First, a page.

Five pitch black caravels, five hundred tons
afloat, white sails, alone, ablaze—Behold!

With neither moon nor stars, the Hand of God
cannot, tonight, know how much dark it holds.

Wrapped in sailcloth, lashed to lead and prayer--.
Now whisper:
what the sea takes,
let the sea hold.’

Taste the wind, Magellan! Breathe the blast!
It’s asking—How much can the future hold?

Well, the future holds quite a bit for Magellan and his fellow travelers, both sailors and those harriers of consciousness, Hill and his readers. The poet, in fact, makes this a voyage of enlightenment, where Magellan and Hill both transcend themselves and ride the waves together as their fates unravel.

From desperate storm to desperate storm, tension building, Magellan’s crews fight their way forward through the South Atlantic. The flagship Victoria becomes almost a mystical symbol. Hill imagines the scene,

All night, on deck, blind watchmen lost beneath
capotes do mar, blue cloaks, blue capes of storm.

Our bloodied iron hooks tore tasteless flesh.
The ring of sharks could not contain the storm.

Strike each sail! Strip each trembling spar!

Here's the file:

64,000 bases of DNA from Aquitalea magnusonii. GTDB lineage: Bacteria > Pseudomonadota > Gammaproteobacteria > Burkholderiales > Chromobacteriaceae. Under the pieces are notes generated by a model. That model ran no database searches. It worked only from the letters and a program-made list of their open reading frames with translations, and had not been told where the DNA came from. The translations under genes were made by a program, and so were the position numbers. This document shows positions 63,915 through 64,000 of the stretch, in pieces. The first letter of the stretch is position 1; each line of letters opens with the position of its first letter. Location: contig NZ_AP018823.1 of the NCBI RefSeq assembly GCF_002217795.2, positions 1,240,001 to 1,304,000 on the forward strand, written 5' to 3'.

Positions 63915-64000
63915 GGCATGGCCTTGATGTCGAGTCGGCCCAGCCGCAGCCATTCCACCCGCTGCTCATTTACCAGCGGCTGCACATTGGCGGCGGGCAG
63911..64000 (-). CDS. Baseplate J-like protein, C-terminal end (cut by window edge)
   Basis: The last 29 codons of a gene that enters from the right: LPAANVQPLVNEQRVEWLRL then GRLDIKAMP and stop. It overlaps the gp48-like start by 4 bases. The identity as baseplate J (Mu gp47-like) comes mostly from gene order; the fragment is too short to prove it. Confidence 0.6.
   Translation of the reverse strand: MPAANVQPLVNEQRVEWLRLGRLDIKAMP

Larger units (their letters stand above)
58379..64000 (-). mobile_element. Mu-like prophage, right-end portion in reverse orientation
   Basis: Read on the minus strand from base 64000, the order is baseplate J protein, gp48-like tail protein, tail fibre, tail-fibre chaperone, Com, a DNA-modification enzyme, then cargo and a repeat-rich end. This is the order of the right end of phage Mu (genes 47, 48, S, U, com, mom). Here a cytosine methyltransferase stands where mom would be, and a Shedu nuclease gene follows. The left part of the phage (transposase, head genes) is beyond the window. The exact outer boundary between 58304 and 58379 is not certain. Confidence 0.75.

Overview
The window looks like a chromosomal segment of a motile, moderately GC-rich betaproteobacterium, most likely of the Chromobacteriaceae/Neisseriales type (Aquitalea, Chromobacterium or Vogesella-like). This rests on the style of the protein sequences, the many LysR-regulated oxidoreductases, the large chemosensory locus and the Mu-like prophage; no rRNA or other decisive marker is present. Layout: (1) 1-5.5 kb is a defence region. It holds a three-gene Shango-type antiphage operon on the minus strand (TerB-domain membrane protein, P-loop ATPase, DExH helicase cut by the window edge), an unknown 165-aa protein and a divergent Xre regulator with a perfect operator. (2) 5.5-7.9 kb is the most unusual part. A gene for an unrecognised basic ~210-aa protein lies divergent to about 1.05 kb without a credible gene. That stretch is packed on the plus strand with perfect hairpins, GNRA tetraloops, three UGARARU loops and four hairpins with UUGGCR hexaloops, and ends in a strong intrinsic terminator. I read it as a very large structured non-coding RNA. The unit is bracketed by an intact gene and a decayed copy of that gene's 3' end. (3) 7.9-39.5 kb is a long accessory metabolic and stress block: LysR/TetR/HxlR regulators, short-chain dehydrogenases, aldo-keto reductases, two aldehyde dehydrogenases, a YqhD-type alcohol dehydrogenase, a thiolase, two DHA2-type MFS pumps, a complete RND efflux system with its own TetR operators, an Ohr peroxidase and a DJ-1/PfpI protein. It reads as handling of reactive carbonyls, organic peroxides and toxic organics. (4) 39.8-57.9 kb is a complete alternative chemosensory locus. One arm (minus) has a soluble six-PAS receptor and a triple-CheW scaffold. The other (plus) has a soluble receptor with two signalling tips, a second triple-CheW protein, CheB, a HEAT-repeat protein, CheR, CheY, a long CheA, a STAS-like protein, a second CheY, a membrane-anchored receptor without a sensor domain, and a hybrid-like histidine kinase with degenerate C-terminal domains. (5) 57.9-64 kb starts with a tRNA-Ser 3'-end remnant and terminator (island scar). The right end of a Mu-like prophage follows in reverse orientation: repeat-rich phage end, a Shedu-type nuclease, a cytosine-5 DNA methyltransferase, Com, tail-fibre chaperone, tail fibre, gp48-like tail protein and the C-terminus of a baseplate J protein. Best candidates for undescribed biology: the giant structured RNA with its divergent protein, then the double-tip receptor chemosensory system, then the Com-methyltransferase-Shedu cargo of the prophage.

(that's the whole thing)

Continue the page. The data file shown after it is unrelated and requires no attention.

A sailor casts no shadow in a storm.

Which unseen, on board saint is this
Who closes the invisible gates of storm?

A plume of fire, Magellan? A covenant?
Victoria’s mast, a candle in the storm?

Asea, the world looks different, is different. Ships become islands of solidity. Everything else exhibits constant change, breeds illusion. Men see what they want to see. In the opening of The Tenth Reverie of Magellan the poet explains,

Bellowed out by surf there is an island.
Sailors, plug your ears! There is no island.

Why do we call it Earth instead of Ocean?
Do we dream these whitecapped waves are windward islands?

The weakest lie on deck all night, and count:
two luminous clouds, a billion brilliant islands.